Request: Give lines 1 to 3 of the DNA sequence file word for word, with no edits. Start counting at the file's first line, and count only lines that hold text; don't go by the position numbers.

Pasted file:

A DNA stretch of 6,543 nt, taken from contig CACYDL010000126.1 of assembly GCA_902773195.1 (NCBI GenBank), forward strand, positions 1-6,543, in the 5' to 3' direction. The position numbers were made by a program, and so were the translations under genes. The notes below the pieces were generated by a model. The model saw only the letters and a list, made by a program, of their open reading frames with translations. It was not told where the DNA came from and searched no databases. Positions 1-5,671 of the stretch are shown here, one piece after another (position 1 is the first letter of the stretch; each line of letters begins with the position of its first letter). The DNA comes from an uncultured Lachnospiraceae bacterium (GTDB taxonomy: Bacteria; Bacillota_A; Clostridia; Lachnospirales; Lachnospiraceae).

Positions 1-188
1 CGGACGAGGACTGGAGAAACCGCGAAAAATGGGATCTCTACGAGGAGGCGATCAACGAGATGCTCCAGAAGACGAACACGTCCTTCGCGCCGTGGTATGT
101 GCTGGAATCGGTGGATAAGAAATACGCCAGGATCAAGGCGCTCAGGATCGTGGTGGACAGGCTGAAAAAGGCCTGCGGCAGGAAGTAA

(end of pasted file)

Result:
A DNA stretch of 6,543 nt, taken from contig CACYDL010000126.1 of assembly GCA_902773195.1 (NCBI GenBank), forward strand, positions 1-6,543, in the 5' to 3' direction. The position numbers were made by a program, and so were the translations under genes. The notes below the pieces were generated by a model. The model saw only the letters and a list, made by a program, of their open reading frames with translations. It was not told where the DNA came from and searched no databases. Positions 1-5,671 of the stretch are shown here, one piece after another (position 1 is the first letter of the stretch; each line of letters begins with the position of its first letter). The DNA comes from an uncultured Lachnospiraceae bacterium (GTDB taxonomy: Bacteria; Bacillota_A; Clostridia; Lachnospirales; Lachnospiraceae).

Positions 1-188
1 CGGACGAGGACTGGAGAAACCGCGAAAAATGGGATCTCTACGAGGAGGCGATCAACGAGATGCTCCAGAAGACGAACACGTCCTTCGCGCCGTGGTATGT